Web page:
The Example -2 is showing the sequential block with delays, In this case, the same statements are given with some delays, Since All the statements execute sequentially, the a will get value 1 after 5 time unit, b gets value after 15 time unit and c will take value 1 after 30 time unit

2. parallel Blocks –

The statements written inside the parallel block, execute parallel, If the sequencing is required then it can be given by providing some delays before the statements. In parallel blocks, all the statements occur within fork and join

Example -3 –

reg a,b,c;
initial
fork
     #5 a = 1′b1;
     #10 b = 1′b0;
     #15 c = 1′b1;
join

Form Example -3, all the statements written inside the fork and join, executes parallel, it means the c with have value ‘1′ after 15 time unit, in case of sequential blocks it was 30 time unit ( example 2)

The fork and join statements can be nested with begin-end

Example -4 ( Nested block)

reg a,b,c,d;
initial
begin
fork
     #5 a = 1′b1;
     #10 b = 1′b0;
     #15 c = 1′b1;
join

  1. 30 d = 1′b0;

end

From Example -4, the initial block contains begin-end and fork-join both. In this case c takes value after 15 time unit, and d takes the value after 30 time unit.

 

Posted in VERILOG | Tagged: , , , , , , , , | Leave a Comment »

What is sensitivity list in verilog?

Posted by Nityanand Dubey on July 20, 2008

 

 

  A simple always block runs forever it means as it touches the “end” again starts from beginning.Sensitivity list is a medium to make a controlled always block.
 
Example of normal always block
 
    always
    begin
        // statements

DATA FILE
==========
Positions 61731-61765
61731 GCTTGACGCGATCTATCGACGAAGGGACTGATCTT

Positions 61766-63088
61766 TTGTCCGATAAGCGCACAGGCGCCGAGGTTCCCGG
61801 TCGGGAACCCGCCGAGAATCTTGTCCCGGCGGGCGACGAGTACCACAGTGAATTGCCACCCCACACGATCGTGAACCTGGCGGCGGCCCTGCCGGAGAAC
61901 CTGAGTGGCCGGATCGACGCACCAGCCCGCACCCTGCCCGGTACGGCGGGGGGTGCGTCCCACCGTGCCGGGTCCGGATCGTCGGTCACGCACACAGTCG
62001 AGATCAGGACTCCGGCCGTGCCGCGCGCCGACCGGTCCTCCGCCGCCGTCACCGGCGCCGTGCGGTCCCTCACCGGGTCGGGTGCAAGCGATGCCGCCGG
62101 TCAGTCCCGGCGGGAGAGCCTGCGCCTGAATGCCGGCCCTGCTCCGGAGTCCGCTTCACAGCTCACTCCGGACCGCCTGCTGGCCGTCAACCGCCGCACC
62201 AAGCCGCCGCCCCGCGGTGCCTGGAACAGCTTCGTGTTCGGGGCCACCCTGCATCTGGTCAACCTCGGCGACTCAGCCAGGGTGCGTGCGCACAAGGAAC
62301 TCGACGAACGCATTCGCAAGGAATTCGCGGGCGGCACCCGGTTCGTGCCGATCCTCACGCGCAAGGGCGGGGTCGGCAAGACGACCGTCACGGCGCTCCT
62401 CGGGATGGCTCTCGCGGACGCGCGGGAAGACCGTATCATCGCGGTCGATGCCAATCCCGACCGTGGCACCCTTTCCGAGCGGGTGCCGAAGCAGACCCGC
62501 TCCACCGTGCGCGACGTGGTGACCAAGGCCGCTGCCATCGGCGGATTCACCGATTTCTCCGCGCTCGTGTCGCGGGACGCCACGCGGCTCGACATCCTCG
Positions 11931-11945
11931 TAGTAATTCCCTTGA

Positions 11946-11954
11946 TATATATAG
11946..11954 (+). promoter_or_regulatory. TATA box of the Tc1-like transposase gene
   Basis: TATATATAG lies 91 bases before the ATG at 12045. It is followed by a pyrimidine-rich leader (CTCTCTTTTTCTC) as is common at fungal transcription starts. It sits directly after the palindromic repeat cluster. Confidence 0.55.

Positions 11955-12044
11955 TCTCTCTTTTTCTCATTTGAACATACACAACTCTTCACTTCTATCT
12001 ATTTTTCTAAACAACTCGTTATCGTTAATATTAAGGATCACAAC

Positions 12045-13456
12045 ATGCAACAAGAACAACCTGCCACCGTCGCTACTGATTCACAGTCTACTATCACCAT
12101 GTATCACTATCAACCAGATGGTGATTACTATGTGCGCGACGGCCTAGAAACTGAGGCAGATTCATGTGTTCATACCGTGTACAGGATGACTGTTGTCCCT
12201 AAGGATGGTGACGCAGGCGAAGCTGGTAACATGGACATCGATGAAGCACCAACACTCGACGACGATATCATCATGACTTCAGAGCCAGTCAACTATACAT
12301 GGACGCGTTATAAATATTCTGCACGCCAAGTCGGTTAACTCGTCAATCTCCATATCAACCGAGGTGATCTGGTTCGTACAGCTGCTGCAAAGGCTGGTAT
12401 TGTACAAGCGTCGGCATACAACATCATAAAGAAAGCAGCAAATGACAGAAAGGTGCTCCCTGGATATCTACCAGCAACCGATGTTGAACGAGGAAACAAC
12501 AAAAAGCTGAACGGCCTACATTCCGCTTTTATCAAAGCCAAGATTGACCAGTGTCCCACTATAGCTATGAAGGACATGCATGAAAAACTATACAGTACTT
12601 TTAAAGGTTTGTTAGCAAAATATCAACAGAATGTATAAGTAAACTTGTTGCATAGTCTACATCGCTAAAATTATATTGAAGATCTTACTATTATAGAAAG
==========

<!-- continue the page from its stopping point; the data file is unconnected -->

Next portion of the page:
end

 

     always @ ( sensitivity list)
      begin
           // statements
      end

 

The syntax of sensitivity list can be –
 
     A. always @ ( x or y or z)
     B. always @ ( posedge x )
     C. always @ ( posedge x or A )
     D. always @ ( posedge x or negedge y )
     E. always @ ( x, y, z)
     F. always @(*)
     G. always @*
    
The E, F and G are the new constructs added in the verilog 2001.

Usage of different syntaxes in verilog –

Point A and E are same in behavior, taking an example for syntax A and E

Example :1     Always @ ( x,y,z)
     Begin
         Sum = x + y + z
     End

 

Point B, C and D are normally used for sequential logic implementation

Example : 2

     always @ ( posedge clock or negedge reset )
     begin
     if (!reset)
         q<= 0;
     else
         q<= data
     end

Point F and G are equivalent in behavior. These are some easy options to use without bothering about the sensitivity list

Example : 3     Always @ (*)
     Begin
         Sum = x + y + z
     End

 

In this case whatever values are used in the right hand side (RHS) would be taken in the sensitivity list So there is any change in the x , y or z values, the always block would be executed..
 

 

 

 

Posted in VERILOG | Tagged: , , , | 2 Comments »

What is a module in verilog?

Posted by Nityanand Dubey on July 20, 2008